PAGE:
11/08/2008 05:12 am ET Updated May 25, 2011

Victory in Iraq and Afghanistan?

Senator McCain claims that the U.S. is "winning" in Iraq and that a surge will lead to victory in Afghanistan. This, despite the fact the General Petraeus keeps stressing that the U.S. gains are "fragile," and that Brigadier Carleton-Smith, former commander of the British forces in Afghanistan, recently observed that a military victory in Afghanistan is impossible and the U.S. and its allies must find a way to negotiate some kind of a mutually beneficial deal with the Taliban. Meanwhile, the Taliban are gaining ground while the corrupt government propped up by the U.S. is becoming more deeply involved in the opiate trade.

McCain never comes clean and explains that he has vastly watered down what he considers a victory. Senator Daniel Patrick Moynahan is widely credited with the phrase "defining deviancy down." He showed that when major American cities were awash in violent crime, the police were able to make great strides by ceasing to consider various crimes to be, well, crimes, and then dropping those numbers from their statistics. McCain is now trying to pull the same trick.

Once upon a time, victory was defined by the Bush Administration--and by Senator McCain-- as the establishment of a democratic state in Iraq and in Afghanistan, not merely because we were out to help the people of these nations gain liberty and the blessings of our kind of political system, but also because neocons maintained that only democracies make reliable partners in peace. The U.S., we were told, needs these nations to become democracies for our security. Onward and forward with regime change.

Now, victory is defined as two stable countries, able to defend themselves and to prevent their land from being used a base for terrorists. I am not belittling this goal. But, even after any notion of genuine democratization has been dropped like so much extra baggage, this goal is still a rather tall one, likely to be defined down further. It reminds me of one of my students, who came to class wearing a medal he won for coming in second in a race that had only two paticipants.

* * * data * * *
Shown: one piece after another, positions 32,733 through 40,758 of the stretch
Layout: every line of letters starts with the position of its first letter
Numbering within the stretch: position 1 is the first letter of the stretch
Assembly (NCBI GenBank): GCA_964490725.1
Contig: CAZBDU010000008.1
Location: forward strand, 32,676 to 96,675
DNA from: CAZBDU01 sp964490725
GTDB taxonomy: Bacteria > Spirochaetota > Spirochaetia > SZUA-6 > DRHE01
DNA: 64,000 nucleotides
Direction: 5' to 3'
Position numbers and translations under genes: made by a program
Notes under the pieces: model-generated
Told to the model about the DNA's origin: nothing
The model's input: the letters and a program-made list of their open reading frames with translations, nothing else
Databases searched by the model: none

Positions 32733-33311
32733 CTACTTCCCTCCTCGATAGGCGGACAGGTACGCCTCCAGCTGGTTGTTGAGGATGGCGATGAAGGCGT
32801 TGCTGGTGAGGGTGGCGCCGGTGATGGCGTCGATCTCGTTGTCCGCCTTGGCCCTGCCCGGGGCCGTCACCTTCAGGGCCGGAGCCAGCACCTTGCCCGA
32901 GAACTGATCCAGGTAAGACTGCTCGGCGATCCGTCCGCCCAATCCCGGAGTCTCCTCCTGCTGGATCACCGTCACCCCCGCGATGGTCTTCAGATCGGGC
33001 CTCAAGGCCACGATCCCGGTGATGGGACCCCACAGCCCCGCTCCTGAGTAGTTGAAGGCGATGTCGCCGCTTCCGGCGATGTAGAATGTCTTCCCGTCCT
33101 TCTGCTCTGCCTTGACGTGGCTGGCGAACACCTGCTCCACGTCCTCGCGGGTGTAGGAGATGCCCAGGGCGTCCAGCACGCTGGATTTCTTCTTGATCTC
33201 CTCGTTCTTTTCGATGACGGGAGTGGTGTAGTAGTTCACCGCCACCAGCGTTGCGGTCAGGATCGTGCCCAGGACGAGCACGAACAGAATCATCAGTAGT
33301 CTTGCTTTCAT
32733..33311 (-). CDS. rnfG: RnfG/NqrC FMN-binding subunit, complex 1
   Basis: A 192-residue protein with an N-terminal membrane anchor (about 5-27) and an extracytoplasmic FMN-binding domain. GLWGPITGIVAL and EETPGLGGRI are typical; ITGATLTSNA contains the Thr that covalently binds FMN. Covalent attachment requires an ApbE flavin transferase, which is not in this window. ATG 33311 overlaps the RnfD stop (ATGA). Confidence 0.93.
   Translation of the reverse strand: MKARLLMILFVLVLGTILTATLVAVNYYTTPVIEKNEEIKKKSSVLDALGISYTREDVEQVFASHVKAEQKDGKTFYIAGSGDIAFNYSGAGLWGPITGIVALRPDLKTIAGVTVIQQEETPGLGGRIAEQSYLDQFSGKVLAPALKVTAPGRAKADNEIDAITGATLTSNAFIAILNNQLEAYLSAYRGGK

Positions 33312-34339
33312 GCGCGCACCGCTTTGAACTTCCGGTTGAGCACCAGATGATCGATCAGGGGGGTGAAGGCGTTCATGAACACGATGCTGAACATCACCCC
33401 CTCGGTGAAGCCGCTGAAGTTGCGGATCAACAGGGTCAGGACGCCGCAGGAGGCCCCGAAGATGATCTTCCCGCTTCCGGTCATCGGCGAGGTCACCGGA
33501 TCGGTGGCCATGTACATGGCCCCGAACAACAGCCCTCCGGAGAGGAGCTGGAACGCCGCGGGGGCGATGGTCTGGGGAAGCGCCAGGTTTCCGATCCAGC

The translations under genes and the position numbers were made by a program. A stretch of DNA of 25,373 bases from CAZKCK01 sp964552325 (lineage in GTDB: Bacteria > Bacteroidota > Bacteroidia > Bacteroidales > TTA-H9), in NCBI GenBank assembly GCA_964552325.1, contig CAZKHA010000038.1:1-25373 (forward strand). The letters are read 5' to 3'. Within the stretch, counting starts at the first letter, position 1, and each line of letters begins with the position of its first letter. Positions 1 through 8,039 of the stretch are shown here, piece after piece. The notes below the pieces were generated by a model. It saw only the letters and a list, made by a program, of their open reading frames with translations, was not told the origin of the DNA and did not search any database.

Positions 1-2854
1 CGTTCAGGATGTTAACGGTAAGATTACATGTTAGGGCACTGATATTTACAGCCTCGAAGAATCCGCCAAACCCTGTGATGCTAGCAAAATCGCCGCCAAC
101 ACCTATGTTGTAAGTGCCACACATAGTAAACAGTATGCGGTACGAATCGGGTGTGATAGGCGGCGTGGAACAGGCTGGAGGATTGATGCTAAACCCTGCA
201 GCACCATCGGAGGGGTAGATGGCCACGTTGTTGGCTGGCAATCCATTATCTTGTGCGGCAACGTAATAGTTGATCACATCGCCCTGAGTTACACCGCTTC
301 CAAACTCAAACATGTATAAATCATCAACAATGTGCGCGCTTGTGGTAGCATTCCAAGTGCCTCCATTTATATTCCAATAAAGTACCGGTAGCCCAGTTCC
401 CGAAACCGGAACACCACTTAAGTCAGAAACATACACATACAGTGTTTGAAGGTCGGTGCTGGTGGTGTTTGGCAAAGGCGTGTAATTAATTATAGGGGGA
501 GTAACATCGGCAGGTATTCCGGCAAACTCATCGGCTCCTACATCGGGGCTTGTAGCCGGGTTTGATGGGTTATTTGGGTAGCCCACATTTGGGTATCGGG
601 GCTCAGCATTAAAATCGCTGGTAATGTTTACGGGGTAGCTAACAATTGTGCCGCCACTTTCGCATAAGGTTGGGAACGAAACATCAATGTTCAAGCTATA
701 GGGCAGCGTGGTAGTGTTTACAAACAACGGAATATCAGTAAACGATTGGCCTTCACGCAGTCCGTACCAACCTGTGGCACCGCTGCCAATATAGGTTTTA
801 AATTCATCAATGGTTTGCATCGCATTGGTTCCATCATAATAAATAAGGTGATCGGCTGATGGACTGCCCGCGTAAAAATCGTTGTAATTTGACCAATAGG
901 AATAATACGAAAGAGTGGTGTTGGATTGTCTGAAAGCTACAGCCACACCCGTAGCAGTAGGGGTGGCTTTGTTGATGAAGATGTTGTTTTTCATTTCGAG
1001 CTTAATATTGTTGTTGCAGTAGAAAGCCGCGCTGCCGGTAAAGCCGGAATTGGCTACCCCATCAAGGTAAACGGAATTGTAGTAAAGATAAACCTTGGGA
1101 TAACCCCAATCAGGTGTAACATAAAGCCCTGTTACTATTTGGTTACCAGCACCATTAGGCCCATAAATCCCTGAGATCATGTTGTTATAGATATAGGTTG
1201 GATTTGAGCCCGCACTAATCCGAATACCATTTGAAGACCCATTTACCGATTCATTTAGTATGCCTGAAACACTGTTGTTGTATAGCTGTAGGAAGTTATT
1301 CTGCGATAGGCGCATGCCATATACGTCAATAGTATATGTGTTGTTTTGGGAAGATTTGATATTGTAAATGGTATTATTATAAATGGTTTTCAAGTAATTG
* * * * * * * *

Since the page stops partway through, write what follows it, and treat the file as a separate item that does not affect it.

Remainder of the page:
One may say, wait a moment; did not these nations have elections? Sadly, elections are by themselves not democracy makers. Egypt, Syria, Russia, and China all conduct regular elections. Democracies require a free press; viable competing political parties; and a civil society in which future leaders can gain political experience, rather than be hand picked by the established government or the occupying power. Very few of the elementary components of democracy are available in Afghanistan, and Iraq is not fairing much better. Indeed, there is a little doubt that if these nations developed strong authoritarian leaders-- local Putins-- the populations would embrace them in a jiffy, especially if they could put an end to the sectarian violence and the waves of crime, and provide basic services, starting with electricity in their homes.

In short, anyway you look at it, the claims of victory in Iraq and Afghanistan are shallow and hollow, if not outright deceptive.

Amitai Etzioni is a professor of international relations at the George Washington University and the author of Security First (Yale 2007). To contact him, write